Part of programming stand-alone ATmega chips is setting the fuse bytes, these are special settings that can be used to change how the ATmega chips operate.
Some of the things you can do by changing the value of the fuses include;
- select different clock sources and change how fast the chip runs,
- set the minimum voltage required before the chip works.
- set whether or not a boot loader is used,
- set how much memory is allocated to the boot loader,
- disable reset.
- disable serial programming
- stop eeprom data being erased when uploading a new sketch.
There are many articles online but I could not find a single source that brought all the information together and fully explain what the fuses actually do.
It is important to remember that some of the fuse bits can be used to lock certain aspects of the chip and can potentially brick it (make it unusable). However, with a bit of care it is fairly straight forward to understand and use the fuse settings.
Disclaimer, I am relatively new to programming fuses and these are notes I wrote to help me remember things. The information is based on the data sheet for the ATmega chip, internet searches, and questions I asked on forums (especially the Arduino forum).
05.12.2015 Updated the photos.
In a previous post I showed how to make your own Arduino on a breadboard. The next step is programming it.
Using an Arduino Nano to program a ATmega328P chip
There are many guides online on how to use an Arduino to program a ATmega chip, two goods ones are:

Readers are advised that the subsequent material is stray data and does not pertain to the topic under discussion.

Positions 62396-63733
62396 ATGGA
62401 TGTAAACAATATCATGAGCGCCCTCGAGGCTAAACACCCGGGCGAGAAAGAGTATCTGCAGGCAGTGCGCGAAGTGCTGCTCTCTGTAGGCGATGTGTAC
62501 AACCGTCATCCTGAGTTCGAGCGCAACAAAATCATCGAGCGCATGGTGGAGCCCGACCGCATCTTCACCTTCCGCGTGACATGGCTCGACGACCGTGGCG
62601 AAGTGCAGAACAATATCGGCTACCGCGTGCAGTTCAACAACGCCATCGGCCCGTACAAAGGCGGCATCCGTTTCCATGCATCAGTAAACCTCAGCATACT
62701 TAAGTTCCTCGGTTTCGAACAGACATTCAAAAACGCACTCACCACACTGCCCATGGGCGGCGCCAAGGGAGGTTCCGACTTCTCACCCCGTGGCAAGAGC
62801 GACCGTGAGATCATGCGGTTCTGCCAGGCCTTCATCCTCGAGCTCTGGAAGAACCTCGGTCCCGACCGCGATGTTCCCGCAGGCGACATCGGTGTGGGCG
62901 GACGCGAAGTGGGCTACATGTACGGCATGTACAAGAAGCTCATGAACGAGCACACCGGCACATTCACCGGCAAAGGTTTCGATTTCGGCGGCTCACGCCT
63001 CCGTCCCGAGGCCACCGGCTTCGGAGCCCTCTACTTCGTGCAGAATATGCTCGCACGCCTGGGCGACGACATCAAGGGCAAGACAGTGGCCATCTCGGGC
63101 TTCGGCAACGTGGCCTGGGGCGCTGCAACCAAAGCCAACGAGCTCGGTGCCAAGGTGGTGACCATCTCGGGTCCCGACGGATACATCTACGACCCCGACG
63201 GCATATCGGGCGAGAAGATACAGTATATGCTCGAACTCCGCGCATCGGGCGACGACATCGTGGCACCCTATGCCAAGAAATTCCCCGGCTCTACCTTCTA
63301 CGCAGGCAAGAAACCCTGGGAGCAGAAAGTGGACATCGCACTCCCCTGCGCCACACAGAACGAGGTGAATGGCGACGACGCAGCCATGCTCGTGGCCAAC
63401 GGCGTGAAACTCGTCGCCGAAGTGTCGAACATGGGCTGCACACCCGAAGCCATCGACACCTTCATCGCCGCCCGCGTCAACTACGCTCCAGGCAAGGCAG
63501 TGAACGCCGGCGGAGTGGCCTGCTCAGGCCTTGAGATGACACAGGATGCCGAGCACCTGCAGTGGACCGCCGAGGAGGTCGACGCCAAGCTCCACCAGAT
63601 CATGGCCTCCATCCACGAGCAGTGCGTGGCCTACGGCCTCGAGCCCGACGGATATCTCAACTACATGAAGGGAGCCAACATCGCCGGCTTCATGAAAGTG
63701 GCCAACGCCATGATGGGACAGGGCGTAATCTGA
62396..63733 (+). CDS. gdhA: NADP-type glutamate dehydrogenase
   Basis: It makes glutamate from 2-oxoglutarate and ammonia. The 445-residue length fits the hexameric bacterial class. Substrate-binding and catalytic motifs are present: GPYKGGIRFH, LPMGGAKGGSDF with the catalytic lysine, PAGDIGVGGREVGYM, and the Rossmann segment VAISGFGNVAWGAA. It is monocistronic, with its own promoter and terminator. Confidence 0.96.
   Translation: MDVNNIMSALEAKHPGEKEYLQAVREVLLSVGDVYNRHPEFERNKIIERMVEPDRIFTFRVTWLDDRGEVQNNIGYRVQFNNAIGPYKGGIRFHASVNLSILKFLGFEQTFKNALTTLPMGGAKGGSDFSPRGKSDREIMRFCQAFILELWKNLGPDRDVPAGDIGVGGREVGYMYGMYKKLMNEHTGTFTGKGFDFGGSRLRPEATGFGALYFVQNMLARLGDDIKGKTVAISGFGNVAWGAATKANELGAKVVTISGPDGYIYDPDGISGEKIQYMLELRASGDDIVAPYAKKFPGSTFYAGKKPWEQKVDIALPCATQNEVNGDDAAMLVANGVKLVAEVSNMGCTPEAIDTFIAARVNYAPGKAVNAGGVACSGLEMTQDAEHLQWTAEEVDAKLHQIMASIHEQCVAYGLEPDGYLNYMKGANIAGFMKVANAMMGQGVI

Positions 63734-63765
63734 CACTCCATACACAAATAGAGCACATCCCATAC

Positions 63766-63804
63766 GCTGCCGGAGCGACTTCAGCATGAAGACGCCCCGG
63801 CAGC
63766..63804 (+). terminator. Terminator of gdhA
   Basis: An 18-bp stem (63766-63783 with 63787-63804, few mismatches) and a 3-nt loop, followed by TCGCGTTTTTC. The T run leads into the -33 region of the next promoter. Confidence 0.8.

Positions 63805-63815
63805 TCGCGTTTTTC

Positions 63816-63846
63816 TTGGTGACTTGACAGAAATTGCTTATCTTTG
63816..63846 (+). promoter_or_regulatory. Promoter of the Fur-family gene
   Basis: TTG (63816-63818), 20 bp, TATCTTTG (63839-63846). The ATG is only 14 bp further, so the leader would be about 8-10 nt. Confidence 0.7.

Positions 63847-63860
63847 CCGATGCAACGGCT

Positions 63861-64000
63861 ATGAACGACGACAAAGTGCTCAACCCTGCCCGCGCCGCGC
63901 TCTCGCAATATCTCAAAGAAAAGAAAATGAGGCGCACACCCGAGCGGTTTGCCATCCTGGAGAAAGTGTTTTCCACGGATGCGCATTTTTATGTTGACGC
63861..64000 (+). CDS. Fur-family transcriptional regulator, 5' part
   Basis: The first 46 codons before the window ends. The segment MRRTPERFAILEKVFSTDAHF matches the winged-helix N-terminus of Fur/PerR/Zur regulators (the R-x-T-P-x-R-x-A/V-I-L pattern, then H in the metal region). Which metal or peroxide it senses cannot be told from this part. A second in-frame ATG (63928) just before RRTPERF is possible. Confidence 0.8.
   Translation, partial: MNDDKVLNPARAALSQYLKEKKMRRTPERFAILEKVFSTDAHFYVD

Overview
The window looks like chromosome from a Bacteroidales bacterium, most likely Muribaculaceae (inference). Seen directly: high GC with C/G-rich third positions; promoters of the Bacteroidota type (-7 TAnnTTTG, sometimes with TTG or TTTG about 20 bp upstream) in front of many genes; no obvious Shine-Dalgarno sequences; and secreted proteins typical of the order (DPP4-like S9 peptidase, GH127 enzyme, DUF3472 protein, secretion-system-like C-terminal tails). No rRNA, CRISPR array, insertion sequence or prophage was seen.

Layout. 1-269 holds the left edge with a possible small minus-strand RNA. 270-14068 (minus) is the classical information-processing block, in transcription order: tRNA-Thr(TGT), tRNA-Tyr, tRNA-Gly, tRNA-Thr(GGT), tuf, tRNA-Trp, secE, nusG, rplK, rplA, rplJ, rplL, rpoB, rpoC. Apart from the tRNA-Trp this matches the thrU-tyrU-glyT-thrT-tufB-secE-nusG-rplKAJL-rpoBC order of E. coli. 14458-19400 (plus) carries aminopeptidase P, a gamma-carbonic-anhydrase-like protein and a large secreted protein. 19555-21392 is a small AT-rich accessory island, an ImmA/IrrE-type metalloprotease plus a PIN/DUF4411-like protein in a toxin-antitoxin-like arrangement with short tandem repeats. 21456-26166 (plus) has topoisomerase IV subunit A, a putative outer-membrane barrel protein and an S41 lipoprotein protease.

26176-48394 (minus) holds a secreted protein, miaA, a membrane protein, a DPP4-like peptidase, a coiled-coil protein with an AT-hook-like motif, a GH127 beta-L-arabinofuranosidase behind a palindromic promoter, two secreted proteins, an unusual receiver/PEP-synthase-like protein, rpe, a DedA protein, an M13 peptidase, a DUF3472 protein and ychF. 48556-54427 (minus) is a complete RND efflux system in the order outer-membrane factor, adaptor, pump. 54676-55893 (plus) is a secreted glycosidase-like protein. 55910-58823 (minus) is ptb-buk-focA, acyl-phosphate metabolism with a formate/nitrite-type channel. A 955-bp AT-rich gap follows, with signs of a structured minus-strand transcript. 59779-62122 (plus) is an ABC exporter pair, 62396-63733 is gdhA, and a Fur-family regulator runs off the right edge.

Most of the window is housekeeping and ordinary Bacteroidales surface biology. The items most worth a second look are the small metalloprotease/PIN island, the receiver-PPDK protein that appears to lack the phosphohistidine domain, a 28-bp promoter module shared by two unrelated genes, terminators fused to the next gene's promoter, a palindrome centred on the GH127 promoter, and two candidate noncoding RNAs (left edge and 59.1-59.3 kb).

Using an Arduino as an AVR ISP (In-System Programmer)
Nick Gammon’s guide
If you google “using Arduino as a programmer” you will find most of the results are for using an UNO, very few are for the Nano. One Nano guide I did find is at Lets Make Robots This explains how to set up the Nano but it does not clearly show how to program a stand alone Atmega chip.
Breadboard Arduino / Stand Alone ATmega328P
Here is my Arduino on a breadboard. There are many online guides for creating a breadboard Arduino. All are basically the same and follow the same connections. Some use pre-programmed chips, others use blank chips. My intention was to use a new blank ATmega chip (no boot loader) and use an Arduino Nano as an ISP programmer.
When building prototypes on breadboards I find it useful to have small pre-made components such as 3.5 stereo jack sockets configured to fit breadboards
The 3.5 stereo socket is attached to a small piece of board and the connectors from the socket attached to pins that fit in to a breadboard.
Red is VCC, black is ground, and white is the centre channel or data
I also create mini boards that have more than one component
These have female or male headers and can be connected using standard breadboard wires